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PPP TOOLKIT for Improving PPP
Decision-Making Processes

Sector: State Highway  |  Module 2: Work through the PPP process

Preparation for contract management

Institutional preparation - be ready to manage the contract

The institutional set-up is what enables the Sponsor to implement the monitoring arrangements set out in the Concession Agreement. If the institutional arrangements are inadequate the contract management and monitoring will also be inadequate and the quality of the PPP output is likely to suffer.

Institutional preparation includes:

  • Ensuring a Contract Management Team is in place, led by a Contract Manager
  • Preparing a contract management manual
  • Budgeting for the costs and clearly allocating costs among the contractual partners

These and other issues are discussed below.

Establish the Contract management team

A Contract Management Team should be established within the Sponsoring Authority. If a Contract Management Team is not already in place one should be formed prior to the start of Phase 4.

If the Sponsor already has other PPPs it may be able to expand the Contract Management Team from those projects to take on the new PPP as well. Whether this can be done will depend on how loaded the existing Team already is and the nature and complexity of the new PPP. In any case, the existing institutional arrangements can be replicated or expanded on rather than built from scratch.

The Contract Management Team will need to contain or have access to a range of skills and expertise:

  • Management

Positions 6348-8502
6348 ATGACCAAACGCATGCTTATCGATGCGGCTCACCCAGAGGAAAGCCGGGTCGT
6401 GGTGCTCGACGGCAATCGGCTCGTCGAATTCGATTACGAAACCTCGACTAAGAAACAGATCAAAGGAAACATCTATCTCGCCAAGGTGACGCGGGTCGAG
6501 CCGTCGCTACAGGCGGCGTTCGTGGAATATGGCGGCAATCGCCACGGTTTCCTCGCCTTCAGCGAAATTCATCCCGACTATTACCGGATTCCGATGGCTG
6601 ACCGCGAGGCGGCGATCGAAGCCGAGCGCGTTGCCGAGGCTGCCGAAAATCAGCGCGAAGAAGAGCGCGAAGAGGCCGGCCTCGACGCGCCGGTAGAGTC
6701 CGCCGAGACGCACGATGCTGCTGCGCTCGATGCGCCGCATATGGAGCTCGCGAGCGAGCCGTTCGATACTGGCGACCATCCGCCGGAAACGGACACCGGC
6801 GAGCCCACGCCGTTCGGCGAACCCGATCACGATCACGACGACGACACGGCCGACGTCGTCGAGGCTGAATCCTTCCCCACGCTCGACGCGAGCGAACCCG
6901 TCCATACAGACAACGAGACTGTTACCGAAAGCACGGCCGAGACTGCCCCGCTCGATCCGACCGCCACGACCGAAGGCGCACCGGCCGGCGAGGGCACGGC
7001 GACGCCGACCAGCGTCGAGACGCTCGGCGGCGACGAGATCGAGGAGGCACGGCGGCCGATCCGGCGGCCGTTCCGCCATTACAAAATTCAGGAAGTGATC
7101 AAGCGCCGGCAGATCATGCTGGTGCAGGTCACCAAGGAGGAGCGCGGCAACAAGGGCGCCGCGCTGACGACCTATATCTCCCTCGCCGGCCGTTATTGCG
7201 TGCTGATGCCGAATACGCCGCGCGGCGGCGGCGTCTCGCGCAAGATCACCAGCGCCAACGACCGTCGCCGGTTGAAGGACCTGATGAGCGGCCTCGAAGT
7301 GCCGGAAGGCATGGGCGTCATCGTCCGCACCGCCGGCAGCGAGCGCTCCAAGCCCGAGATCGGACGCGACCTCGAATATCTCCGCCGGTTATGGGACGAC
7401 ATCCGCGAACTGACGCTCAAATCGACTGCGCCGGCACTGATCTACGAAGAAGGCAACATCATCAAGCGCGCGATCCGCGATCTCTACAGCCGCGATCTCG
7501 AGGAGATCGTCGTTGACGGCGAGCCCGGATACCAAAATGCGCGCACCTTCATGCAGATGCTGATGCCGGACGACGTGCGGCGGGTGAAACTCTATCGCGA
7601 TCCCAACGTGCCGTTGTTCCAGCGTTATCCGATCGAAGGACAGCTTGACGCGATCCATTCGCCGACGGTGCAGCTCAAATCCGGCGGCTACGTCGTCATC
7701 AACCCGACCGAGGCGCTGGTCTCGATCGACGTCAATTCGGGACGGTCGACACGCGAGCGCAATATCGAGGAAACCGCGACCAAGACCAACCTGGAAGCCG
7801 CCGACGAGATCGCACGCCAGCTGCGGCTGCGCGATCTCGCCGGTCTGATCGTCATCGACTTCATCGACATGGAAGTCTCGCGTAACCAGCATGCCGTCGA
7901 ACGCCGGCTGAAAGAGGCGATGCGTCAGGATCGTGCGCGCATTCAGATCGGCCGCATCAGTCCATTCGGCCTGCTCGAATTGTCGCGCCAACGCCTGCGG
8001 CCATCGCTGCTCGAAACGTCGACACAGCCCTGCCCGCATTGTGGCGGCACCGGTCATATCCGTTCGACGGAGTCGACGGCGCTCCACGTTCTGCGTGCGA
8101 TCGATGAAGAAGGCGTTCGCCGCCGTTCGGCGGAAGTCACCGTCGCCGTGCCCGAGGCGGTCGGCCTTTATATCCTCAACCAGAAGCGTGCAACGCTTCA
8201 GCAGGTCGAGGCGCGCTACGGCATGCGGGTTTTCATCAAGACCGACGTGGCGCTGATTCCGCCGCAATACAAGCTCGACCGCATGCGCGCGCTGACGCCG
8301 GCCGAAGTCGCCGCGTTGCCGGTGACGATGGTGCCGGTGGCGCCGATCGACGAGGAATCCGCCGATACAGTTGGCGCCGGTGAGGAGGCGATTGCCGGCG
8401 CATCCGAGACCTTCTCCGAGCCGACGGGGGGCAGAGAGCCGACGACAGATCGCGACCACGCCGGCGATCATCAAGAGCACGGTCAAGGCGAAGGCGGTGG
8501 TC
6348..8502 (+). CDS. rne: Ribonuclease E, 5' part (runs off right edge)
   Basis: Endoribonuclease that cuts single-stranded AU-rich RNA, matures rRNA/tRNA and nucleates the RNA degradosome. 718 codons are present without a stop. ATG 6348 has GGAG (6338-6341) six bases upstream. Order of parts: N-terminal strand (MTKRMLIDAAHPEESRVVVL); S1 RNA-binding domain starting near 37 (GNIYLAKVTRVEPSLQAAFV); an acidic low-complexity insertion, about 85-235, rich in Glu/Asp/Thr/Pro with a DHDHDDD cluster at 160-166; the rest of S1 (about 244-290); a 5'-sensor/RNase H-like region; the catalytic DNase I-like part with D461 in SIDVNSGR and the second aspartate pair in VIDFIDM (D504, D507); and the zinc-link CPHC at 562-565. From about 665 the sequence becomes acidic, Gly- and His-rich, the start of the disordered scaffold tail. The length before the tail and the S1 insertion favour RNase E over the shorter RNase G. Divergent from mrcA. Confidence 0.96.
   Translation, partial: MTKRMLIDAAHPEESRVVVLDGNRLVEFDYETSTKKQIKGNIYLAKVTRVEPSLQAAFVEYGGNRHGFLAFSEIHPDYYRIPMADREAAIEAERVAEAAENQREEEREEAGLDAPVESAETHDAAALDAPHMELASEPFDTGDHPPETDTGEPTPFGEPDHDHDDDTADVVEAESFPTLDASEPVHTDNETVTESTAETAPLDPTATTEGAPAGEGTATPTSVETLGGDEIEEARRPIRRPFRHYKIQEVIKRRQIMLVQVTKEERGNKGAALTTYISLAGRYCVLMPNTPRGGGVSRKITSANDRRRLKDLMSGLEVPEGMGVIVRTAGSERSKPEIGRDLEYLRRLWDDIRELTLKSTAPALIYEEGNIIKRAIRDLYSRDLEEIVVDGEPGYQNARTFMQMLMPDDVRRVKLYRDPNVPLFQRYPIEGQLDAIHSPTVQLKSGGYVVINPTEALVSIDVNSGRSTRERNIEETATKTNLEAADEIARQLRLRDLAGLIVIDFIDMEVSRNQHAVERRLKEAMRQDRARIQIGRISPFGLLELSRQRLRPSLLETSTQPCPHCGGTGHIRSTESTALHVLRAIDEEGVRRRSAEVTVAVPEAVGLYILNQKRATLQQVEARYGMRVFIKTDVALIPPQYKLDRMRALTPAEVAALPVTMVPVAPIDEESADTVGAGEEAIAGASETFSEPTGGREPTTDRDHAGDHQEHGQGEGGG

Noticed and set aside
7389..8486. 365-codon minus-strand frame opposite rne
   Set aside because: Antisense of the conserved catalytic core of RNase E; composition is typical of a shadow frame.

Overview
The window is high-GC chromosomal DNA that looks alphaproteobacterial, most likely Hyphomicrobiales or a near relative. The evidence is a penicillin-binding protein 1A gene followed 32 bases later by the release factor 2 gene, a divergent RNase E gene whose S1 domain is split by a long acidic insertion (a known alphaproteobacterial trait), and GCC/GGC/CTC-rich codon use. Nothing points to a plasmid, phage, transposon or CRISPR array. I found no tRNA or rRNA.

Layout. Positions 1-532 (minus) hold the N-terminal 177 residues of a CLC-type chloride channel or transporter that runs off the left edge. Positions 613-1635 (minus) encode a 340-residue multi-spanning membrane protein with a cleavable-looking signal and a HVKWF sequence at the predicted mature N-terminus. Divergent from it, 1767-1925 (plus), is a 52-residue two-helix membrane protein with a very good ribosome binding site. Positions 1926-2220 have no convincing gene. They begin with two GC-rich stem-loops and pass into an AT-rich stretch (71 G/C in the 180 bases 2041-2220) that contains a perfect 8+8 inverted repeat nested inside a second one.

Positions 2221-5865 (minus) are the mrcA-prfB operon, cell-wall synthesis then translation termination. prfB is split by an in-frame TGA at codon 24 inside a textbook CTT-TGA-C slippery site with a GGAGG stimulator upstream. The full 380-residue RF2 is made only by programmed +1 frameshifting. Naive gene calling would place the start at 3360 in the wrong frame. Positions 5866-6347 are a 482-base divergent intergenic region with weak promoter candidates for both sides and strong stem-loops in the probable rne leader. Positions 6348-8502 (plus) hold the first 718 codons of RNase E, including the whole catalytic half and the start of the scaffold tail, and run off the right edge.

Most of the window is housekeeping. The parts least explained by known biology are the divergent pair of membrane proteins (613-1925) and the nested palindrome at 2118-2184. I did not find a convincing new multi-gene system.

• Design and construction
  • Finance
  • Legal
  • Technical
  • Facilities management
  • Safety and regulation
  • Contract law
  • Procurement processes
  • Risk management and contingency planning
  • Quality assurance and performance measuring
  • Public sector accounting and financial management
  • Supply, demand and cost conditions in the project’s markets
  • Pricing and efficiency analysis

The Team may draw on independent consultants (external advisors) as needed to carry out specific inspections and monitoring tasks.

A fulltime Contract Management Team, or a team of core fulltime staff, might be required where the Sponsoring Authority has a large PPP programme.

However, contract management for a single or even several PPPs does not need to be a fulltime job. The Team may be made up of specified staff members who also have other roles within the Sponsor. In this case it is important that the allocation of their time between PPP management and other roles is clearly indicated and understood. The contract management staff would need to be available for the PPP management and monitoring activities scheduled in the Concession Agreement and contract management manual.

The Contract Manager

A Contract Manager should be given authority and responsibility for managing the contract and the Contract Management Team. There need to be clear lines of reporting from members of the Team and to oversight positions within the Sponsor, in particular finance.

Ideally, the Contract Manager will be involved with the project during the preparation of the key project documents, in particular the Concession Agreement. It may or may not be the same person who was the Project Officer during the PPP development phases.

The Contract Manager should function as the single point of contact for matters relating to the PPP project they are managing. Although it will be impossible to retain the same Contract Manager throughout the lifetime of a PPP project, every effort should be made to ensure continuity, including:

  • The development of a contract management manual
  • Running regular and comprehensive capacity-building programmes in contract management for the Sponsor’s staff who are involved in PPPs